Originally posted July 14, 2006, and deleted, and rewritten, and now reposted.
After we got the final definitive diagnosis, my husband and I tried to find information on Trisomy 18, but back then, the internet was pretty empty. Hard to believe, but I swear to God, Dr. Google didn't exist yet and Netscape couldn't come up with anything helpful at all. Most of what we found related to infants and children with hydrocephalus, or adults who had hydrocephalus and had gotten a shunt. They seemed fine, or at least a plan could be made to help them. There was nothing that could be done for in utero hydrocephalus. This is still true to this day, especially for a baby with a chromosome defect, because they can't survive the in utero surgery. In the future, who knows?
So I met with the specialist, and signed the papers.
I started at home, using Cytotec intravaginally. A big mistake, emotionally. Very easy, from a physical perspective. A few minor cramps and when we went to the hospital the next morning, I was already dilating. I wish the doctor had put the medication in though, it would relieve some of my transient guilt. Why guilt? I would love to be able to answer but I waver all over the place on this. It's incredibly hard to match your emotions and your intellect on these things.
At the hospital, I had a lovely room, filled with sunshine. Throughout this whole experience, the sun was shining, it was beautiful weather, which makes no sense. If my son was dying, shouldn't the whole world stop spinning, shouldn't the sky be filled with clouds and darkness?
My husband was by my side, with the camera at the ready and my dear friend S. to help. The Doctor broke my water, gave me some more Cytotec, and labour began in earnest. I had insisted on a walking epidural because labour at 21 weeks is still full labour, but most of the time epidurals are not standard for this kind of thing. Usually they hook you up to an I.V. pain pump and leave you to vomit and hallucinate from the morphine. I insisted on getting the same standard of care any women giving birth would, because I didn't want to be shoved away in a corner, as if my pain didn't matter, or as if something shameful was going on.
I actually made it through part of the labour without an epidural though. And because my back wasn't a mess this time, I was okay for a few hours, breathing through contractions. Sometimes I think that this part was a gift I was given, to make up for my unusual labour experience the first time around. Yes, I have tried to find gifts in this experience. Moments that were healing in some way. Very very hard to do.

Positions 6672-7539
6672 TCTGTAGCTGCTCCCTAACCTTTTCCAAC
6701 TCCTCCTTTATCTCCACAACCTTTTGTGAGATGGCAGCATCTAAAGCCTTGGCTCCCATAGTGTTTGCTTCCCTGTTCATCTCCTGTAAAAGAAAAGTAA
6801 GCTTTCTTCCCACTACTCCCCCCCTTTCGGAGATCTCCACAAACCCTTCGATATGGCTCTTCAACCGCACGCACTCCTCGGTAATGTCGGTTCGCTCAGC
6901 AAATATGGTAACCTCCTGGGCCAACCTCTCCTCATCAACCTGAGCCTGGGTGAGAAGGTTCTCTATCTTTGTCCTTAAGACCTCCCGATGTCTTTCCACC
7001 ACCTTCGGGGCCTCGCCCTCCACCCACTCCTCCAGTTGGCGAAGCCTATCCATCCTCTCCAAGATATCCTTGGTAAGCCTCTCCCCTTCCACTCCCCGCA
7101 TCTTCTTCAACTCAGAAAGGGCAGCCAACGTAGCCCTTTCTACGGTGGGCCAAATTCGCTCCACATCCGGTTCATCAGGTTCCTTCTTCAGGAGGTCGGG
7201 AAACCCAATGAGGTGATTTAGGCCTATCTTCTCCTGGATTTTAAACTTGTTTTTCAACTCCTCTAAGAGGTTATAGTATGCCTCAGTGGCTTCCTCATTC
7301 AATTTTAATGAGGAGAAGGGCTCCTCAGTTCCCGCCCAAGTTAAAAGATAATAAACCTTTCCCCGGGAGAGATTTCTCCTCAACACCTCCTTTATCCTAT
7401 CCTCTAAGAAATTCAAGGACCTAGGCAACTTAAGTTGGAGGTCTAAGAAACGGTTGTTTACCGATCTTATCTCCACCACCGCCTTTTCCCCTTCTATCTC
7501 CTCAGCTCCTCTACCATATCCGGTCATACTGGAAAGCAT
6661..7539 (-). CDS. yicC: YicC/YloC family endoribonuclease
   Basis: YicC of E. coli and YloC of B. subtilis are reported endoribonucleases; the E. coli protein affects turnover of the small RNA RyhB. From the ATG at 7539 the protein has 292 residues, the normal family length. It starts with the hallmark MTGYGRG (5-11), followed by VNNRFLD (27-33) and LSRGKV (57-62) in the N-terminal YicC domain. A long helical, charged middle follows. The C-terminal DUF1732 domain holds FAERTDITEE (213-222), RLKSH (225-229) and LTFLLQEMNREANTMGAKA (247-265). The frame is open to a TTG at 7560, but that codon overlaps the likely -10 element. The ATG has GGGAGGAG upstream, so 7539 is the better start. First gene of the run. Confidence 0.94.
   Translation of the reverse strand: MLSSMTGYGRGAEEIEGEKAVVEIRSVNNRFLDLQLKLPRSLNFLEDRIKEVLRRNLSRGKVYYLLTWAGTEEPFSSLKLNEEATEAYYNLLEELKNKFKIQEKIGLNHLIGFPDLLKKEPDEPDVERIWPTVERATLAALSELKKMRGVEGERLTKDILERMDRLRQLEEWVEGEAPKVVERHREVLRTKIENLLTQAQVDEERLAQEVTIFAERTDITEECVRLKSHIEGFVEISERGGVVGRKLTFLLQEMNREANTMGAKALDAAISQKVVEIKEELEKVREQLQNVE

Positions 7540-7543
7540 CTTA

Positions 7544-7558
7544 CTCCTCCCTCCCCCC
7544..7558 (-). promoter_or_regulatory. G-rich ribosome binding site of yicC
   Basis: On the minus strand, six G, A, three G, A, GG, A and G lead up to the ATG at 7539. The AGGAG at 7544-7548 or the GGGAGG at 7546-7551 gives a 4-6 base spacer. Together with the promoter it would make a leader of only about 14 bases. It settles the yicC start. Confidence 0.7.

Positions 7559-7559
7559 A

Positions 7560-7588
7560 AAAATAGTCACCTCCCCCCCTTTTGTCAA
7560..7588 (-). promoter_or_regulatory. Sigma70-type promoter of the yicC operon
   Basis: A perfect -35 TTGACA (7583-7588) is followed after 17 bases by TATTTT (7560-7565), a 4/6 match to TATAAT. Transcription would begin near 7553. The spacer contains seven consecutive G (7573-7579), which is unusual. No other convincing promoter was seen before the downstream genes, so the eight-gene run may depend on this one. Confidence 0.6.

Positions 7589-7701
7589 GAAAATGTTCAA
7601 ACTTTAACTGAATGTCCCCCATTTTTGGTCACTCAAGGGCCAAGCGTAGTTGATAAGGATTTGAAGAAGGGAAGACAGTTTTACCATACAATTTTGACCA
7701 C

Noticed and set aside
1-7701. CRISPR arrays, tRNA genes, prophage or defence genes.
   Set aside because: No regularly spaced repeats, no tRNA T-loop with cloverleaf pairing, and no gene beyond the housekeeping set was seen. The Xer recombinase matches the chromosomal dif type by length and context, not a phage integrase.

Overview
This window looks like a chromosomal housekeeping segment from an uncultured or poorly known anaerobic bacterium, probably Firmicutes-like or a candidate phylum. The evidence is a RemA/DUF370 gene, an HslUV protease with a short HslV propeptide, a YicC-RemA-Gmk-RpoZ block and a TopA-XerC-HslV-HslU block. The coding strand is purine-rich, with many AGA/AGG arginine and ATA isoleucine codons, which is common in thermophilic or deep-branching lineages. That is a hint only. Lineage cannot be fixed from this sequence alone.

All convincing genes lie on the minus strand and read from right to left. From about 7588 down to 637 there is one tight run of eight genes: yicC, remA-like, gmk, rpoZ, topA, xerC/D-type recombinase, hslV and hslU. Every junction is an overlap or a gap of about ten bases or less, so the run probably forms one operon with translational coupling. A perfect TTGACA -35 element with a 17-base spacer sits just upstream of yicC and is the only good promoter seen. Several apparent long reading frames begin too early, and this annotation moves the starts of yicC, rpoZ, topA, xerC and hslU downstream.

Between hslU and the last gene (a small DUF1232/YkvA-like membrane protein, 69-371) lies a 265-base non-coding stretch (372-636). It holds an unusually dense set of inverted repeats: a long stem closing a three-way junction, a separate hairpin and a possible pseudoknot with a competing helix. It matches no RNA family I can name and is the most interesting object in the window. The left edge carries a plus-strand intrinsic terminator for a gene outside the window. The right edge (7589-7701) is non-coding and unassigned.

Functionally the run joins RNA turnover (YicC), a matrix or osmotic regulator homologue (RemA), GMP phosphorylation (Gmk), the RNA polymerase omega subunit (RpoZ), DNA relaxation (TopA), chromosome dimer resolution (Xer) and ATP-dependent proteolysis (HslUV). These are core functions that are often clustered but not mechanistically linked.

Eventually I got the walking epidural. I gave birth about an hour later, no pushing required, he was too small to need it. He was tiny and perfect looking on the outside, unfortunately not so okay on the inside. If I hadn't seen the ultrasound closeups with the problems, I might not have believed it myself. We took dozens of pictures, and the nurse helped us make handprints and footprints in clay impressions. We baptized him, and after about 6 or 7 hours, I finally handed him over to the nurse, for weighing and measuring. Although he was 21 weeks in gestation, he weighed less than a pound, closer to a 19 weeker.
After they unhooked me from the IV and the epidural, I took some time to rest, and eventually I was discharged. I wanted to leave that night, because I knew that all the new moms and their live babies would be leaving in the morning. I couldn't stand the thought of seeing them. It was still a possibility that night, but two of my nurses, those wonderful blessed angels, went ahead of me, checking around every door and hallway to ensure I wouldn't see anyone I couldn't handle. They walked me right out to the door, making sure my husband had the car waiting.
A few days later, we held a funeral at our church, he was cremated and buried in a local cemetary near our house. We invited some family and friends and we all went out to a beautiful little restaurant nearby for some food, and to talk a little. Then we went home, without a baby, and tried to figure out what to tell our son about his little brother. At two, he couldn't understand what happened but he knew there had been a baby in mommy's tummy. And now, there wasn't.
Where was our midwife? Well, she disappeared soon after that first disastrous ultrasound. She told us she didn't know what to do because she "only takes care of normal babies."
I guess all that emotional support midwives are famous for wasn't in her repetoire. Since then, I've discovered titles (like nurse, dr., ob/gyn, midwife, priest) are irrelevant and the heart is what matters. We all have the ability to be kind to others. We can choose to be gentle to our fellow human beings, or not. Compassion is the mark of a real professional, not a degree.